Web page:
If you have come across a research article in the field of biomedical, there is a high chance that you will see the letter ‘P’, followed by an equality or inequality expression and then by a number between 0 and 1 inclusive, either through reading thoroughly or using the command ‘Control-F’ to search. This is known as the P-value in Statistic.
Statistical testing has been a popular method to convey results from studies in many research fields in biomedicine and other disciplines. The most common way of reporting statistical findings is the use of P-value, which has provided the basis of evidence to support findings in many biomedical literatures. However, did the use of P-values increase the reliability of the results? Are we quoting and using them correctly?
P-value, ranged between 0 and 1 inclusive, is an indication whether the result from a study can provide evidence to support the hypothesis of the study, which is tested out in the study. A value closer to zero suggests that it has high statistically significance and the result can provide the evidence to support the hypothesis. On the other hand, a value closer to the number one suggests that it has low statistical significance and the result should not be used to provide evidence to support the hypothesis. There is also a threshold value that serves as a reference whether to reject or do not reject the null hypothesis. Usually, this value is set to be 0.5, below which the P-value is statistically significant, and the result can be used as an evidence to support the hypothesis.
While using P-values in research articles has become increasingly common over the years, the bias of selecting and highlighting results that are statistically significant and erasing the ‘negative’ results which are undesirable to the study has also seen an increase in cases over the year, especially in the abstract, as reported in a research article “Evolution of Reporting P Values in the Biomedical Literature, 1990-2015” by David Chavalarias, Joshua David Wallach, Alvin Ho Ting Li et al.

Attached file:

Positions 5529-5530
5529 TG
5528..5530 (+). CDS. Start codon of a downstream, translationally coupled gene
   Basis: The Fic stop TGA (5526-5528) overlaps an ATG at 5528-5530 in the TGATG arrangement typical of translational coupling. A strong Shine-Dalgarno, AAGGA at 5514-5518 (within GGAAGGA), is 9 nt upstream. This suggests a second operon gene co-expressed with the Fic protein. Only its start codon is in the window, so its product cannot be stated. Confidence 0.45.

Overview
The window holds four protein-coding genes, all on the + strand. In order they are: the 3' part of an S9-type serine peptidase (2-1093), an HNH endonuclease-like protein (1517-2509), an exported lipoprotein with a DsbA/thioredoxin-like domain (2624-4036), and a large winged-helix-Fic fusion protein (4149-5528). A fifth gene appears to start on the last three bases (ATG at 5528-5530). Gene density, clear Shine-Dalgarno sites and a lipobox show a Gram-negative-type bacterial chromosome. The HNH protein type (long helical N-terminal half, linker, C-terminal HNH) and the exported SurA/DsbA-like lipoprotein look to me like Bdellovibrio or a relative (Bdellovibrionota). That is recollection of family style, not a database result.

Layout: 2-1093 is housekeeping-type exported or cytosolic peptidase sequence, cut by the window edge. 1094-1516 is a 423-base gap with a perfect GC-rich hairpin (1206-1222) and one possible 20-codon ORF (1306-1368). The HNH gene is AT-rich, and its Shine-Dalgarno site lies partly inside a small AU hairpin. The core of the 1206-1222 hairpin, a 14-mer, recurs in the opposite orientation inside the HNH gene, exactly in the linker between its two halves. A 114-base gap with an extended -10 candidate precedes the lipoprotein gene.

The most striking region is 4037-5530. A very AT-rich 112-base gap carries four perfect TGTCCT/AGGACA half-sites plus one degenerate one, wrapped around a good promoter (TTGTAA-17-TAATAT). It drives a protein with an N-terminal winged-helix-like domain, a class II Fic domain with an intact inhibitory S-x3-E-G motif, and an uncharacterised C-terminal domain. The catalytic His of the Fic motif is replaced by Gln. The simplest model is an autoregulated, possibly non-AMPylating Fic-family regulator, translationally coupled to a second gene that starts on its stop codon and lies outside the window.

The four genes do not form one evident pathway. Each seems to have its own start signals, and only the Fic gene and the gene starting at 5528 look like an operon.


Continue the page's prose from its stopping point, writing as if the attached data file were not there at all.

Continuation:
In the research article, it was mentioned that there is a ‘strong clustering around some specific rounded P values, most commonly P-values of .05 and of .001 or smaller’, suggesting that of the sample of texts analysed, many that included P-values as statistical evidence display only those P-values which will support the study’s purpose. In addition, it was also reported that ‘more “strongly” significant results (ie, P values of .001 or smaller) were reported more commonly in abstracts than in the PMC full-text articles.’, indicating that there is a deliberate usage of P-values to attract readers by presenting the best result. Abstract, which is what most people will start reading from and primarily focus on, thus provided a somewhat distorted picture of evidence. Therefore, is it still reliable to depend on P-values?
Yet, it is suggested that we should not abandon P-values completely, which is still a useful and important tool to present statistical finding, but to incorporate other alternative methods such as Bayesian methods, effect sizes and the measure of uncertainty to understand the results. ‘Negative’ results should also be included, and an unbiased communication of results should be used. So, the next time you are going to read a research article, do not just take in all the numbers just because they are tiny enough.